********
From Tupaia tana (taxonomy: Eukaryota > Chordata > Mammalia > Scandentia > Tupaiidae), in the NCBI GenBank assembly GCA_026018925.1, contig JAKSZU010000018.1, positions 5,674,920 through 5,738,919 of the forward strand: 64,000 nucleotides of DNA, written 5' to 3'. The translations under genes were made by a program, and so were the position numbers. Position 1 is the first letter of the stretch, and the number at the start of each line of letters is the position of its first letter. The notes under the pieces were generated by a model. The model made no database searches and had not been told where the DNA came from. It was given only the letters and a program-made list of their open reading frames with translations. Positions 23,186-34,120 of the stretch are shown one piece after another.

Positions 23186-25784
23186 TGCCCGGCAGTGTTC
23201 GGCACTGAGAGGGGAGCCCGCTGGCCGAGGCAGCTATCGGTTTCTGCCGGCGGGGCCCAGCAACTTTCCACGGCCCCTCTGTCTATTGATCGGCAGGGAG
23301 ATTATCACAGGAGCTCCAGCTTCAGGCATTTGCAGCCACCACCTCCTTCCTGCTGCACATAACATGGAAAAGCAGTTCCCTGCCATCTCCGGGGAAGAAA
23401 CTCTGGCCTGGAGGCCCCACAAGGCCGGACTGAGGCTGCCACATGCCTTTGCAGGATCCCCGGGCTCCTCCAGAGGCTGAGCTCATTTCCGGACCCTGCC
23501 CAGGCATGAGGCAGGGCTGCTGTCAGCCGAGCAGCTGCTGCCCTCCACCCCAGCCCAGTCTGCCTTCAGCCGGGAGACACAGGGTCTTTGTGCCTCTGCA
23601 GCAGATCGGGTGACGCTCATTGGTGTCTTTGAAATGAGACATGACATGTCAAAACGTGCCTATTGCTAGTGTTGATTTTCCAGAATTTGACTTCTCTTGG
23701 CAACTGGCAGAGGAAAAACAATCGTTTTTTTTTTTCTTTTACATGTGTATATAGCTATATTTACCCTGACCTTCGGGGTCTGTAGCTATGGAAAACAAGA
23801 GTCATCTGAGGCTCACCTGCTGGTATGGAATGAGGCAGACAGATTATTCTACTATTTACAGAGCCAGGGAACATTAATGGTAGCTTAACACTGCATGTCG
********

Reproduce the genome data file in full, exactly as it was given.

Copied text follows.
From Tupaia tana (taxonomy: Eukaryota > Chordata > Mammalia > Scandentia > Tupaiidae), in the NCBI GenBank assembly GCA_026018925.1, contig JAKSZU010000018.1, positions 5,674,920 through 5,738,919 of the forward strand: 64,000 nucleotides of DNA, written 5' to 3'. The translations under genes were made by a program, and so were the position numbers. Position 1 is the first letter of the stretch, and the number at the start of each line of letters is the position of its first letter. The notes under the pieces were generated by a model. The model made no database searches and had not been told where the DNA came from. It was given only the letters and a program-made list of their open reading frames with translations. Positions 23,186-34,120 of the stretch are shown one piece after another.

Positions 23186-25784
23186 TGCCCGGCAGTGTTC
23201 GGCACTGAGAGGGGAGCCCGCTGGCCGAGGCAGCTATCGGTTTCTGCCGGCGGGGCCCAGCAACTTTCCACGGCCCCTCTGTCTATTGATCGGCAGGGAG
23301 ATTATCACAGGAGCTCCAGCTTCAGGCATTTGCAGCCACCACCTCCTTCCTGCTGCACATAACATGGAAAAGCAGTTCCCTGCCATCTCCGGGGAAGAAA
23401 CTCTGGCCTGGAGGCCCCACAAGGCCGGACTGAGGCTGCCACATGCCTTTGCAGGATCCCCGGGCTCCTCCAGAGGCTGAGCTCATTTCCGGACCCTGCC
23501 CAGGCATGAGGCAGGGCTGCTGTCAGCCGAGCAGCTGCTGCCCTCCACCCCAGCCCAGTCTGCCTTCAGCCGGGAGACACAGGGTCTTTGTGCCTCTGCA
23601 GCAGATCGGGTGACGCTCATTGGTGTCTTTGAAATGAGACATGACATGTCAAAACGTGCCTATTGCTAGTGTTGATTTTCCAGAATTTGACTTCTCTTGG
23701 CAACTGGCAGAGGAAAAACAATCGTTTTTTTTTTTCTTTTACATGTGTATATAGCTATATTTACCCTGACCTTCGGGGTCTGTAGCTATGGAAAACAAGA
23801 GTCATCTGAGGCTCACCTGCTGGTATGGAATGAGGCAGACAGATTATTCTACTATTTACAGAGCCAGGGAACATTAATGGTAGCTTAACACTGCATGTCG